Arlene L. Walker, 2nd Place Winner - Fall 2009 Flash Fiction Contest

Tuesday, March 09, 2010
Arlene’s Bio:

Arlene L. Walker is passionate about the written word. Her friends tell her even her Emails are writ full of drama. For years, she worked as a stenographer writing other people's words until one day she was forced from the workplace. She decided to pursue her lifelong dream of becoming a writer. She enrolled in the UCLA Writers Program to pursue a Certificate in Fiction. She began to enter first one short story contest, then another, and another. She was thrilled to finally garner an Honorable Mention in a publication last year, but being in the top ten of the WOW! Women On Writing Fall 2009 Flash Fiction Contest is her highest achievement to date. When she's not spending time with her family, Arlene is either reading, writing, or working on her blog about her Bucket List escapades, Her favorite quote is by Ayn Rand who said, "It isn't who is going to let me; it's who is going to stop me." Next stop for Arlene is penning the Great American Novel.

If you haven’t read her winning entry, you can do so here, and then c’mon back for our interview with Arlene.

Interview by Jill Earl

WOW: So glad you could join us today, Arlene, and congratulations! How does it feel to be one of the top finishers in WOW! Flash Fiction Contest?

Arlene: It feels like I'm eating a bucket of chocolate chip cookie dough ice cream, and not getting fat. It's a dream come true.

WOW: (laughs) Fabulous, that has to be one of the best responses yet! We’re glad you feel that way! If you would, can you tell us a bit about yourself?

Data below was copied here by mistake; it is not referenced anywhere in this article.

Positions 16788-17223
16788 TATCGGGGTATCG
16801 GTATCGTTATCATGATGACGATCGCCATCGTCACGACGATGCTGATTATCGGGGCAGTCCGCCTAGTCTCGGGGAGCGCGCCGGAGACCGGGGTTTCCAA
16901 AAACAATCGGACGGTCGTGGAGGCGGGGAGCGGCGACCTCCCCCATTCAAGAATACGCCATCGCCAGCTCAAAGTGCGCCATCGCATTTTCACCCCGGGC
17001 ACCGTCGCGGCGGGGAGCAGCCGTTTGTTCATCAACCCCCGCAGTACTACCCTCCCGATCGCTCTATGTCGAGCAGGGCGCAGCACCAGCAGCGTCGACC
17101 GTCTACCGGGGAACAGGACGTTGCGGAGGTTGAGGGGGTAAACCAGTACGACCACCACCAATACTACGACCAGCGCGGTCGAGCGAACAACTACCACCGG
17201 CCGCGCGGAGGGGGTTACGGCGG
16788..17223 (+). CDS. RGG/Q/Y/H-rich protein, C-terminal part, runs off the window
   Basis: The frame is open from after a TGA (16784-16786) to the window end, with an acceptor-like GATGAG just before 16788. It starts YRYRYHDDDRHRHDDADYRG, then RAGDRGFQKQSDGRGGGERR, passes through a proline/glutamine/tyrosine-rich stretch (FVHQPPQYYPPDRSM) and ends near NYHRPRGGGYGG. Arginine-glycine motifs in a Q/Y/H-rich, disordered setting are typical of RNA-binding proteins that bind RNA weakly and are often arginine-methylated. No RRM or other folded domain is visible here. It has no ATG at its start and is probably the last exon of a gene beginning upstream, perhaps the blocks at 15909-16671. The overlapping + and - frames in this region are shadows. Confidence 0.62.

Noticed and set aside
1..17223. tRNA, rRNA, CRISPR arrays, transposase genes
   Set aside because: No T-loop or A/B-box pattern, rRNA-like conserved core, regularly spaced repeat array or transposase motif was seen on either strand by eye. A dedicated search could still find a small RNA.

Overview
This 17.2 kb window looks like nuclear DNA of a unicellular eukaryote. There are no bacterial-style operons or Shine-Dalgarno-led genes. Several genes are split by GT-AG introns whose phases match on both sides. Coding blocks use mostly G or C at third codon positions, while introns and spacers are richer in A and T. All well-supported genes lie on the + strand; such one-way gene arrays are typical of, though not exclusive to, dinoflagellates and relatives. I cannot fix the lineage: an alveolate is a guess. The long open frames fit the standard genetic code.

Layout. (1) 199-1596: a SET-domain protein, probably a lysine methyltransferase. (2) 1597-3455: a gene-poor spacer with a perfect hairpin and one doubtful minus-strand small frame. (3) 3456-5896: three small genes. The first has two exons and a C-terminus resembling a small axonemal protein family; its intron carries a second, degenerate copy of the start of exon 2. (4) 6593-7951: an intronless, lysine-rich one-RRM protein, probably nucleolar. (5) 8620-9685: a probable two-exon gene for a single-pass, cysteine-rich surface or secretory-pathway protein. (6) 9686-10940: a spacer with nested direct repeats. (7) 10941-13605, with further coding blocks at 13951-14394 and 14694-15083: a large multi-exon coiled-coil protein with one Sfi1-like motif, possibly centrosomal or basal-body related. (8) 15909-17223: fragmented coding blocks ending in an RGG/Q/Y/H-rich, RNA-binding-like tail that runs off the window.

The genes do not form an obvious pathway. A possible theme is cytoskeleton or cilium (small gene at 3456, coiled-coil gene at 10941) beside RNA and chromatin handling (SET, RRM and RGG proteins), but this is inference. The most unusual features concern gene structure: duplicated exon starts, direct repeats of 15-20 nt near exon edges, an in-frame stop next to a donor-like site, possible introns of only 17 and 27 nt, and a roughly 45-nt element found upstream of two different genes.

Arlene: I was born and raised in the housing projects of Los Angeles, though I now live in the suburbs. I'm married with children -- actually, they're adults now and living on their own. I am happy to say not once did I ever experience empty nest syndrome. I presently attend the UCLA Writers Program, and I'm just thrilled to be there. It's where my imagination soars.

WOW: Isn’t it great how writing does that? Let’s talk about your entry. In your story, you took a unique approach regarding your character’s experience with abortion, not a topic that’s easily approachable. Can you share how you decided to take this direction in creating your story?

Arlene: I wanted to expose the brutality of illegal abortions, and how a 15-year old pregnant virgin might deal with it. During a procedure in which she is almost fully awake, her only avenue of escape is via the movie reel of her life she plays in her head.